China’s deflation a near-term positive for Western central banks – PIMCO

By Davide Barbuscia

NEW YORK (Reuters) -Deflationary pressures in China could spill over into global markets, which is potentially near-term good news for Western central banks as they seek to curb inflation, U.S. asset manager PIMCO said on Wednesday.

China’s consumer sector fell into deflation and factory-gate prices extended declines in July, as the world’s second-largest economy struggled to revive demand and a flurry of policies to support the economy failed to shore up activity.

The economic deterioration could moderate inflation in China and, increasingly, also in the markets served by Chinese goods, PIMCO Economist and Managing Director Tiffany Wilding said in a note.

“Persistent deflation in China would likely spill over to developed markets, as a weaker yuan and an elevated inventory-to-sales ratios lower the cost of Chinese goods abroad – a development central bankers in developed markets would likely welcome,” she said.

“Given the usual lags, deflationary spillovers have likely only just begun to impact global consumer markets, with discounting likely to accelerate over the coming quarters.”

The Chinese central bank cut key policy rates on Tuesday for the second time in three months to boost the economy, but investors have so far been unimpressed.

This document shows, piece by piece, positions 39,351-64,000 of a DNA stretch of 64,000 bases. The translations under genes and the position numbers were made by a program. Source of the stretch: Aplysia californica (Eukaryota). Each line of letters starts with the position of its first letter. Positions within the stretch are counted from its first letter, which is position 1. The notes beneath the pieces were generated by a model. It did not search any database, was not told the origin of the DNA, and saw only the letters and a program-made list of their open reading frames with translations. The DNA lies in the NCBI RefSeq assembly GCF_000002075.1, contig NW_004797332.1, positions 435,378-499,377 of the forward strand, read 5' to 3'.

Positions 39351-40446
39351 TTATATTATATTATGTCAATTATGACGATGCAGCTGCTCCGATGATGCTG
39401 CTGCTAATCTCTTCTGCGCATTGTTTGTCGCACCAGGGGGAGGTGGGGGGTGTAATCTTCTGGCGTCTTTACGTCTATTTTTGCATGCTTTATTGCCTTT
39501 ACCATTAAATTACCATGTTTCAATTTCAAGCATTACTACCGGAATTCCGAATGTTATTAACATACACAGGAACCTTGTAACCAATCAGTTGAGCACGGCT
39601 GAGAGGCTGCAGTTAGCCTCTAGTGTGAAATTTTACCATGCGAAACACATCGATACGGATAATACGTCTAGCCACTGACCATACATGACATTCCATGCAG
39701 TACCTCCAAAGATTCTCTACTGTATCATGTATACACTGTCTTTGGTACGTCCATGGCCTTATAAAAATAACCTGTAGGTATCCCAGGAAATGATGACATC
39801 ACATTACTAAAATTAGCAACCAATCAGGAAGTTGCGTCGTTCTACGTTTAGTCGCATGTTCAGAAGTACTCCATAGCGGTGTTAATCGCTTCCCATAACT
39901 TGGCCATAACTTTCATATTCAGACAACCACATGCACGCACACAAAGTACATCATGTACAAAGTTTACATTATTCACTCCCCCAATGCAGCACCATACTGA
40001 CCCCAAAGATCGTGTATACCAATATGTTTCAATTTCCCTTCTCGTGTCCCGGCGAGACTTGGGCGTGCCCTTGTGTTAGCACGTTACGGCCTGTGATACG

Oxford Economics said in a note on Wednesday that it had reduced its 2023 gross domestic product growth forecast for China to a below-consensus 5.1%.

“Deflation, weakening trade, collapsing loan demand, and a paralysed property sector dampen our risk appetite,” it said.

On Wednesday, data showed China’s new home prices fell for the first time this year in July, as policy support failed to shore up the embattled property sector.

Meanwhile, a senior official told investors that Zhongrong International Trust Co., a leading Chinese trust firm, had missed repayments on dozens of investment products since late last month, adding to fears the country’s property crisis would have a wider impact in the financial sector.

“For China, the risk of more pronounced deflationary pressure depends crucially on the government’s policies in the coming months,” said Wilding.

“Adequate fiscal stimulus to boost domestic demand may reaccelerate inflation, while delayed or inadequate policy measures could lead to a downward spiral,” she said.

(Reporting by Davide BarbusciaEditing by Mark Potter)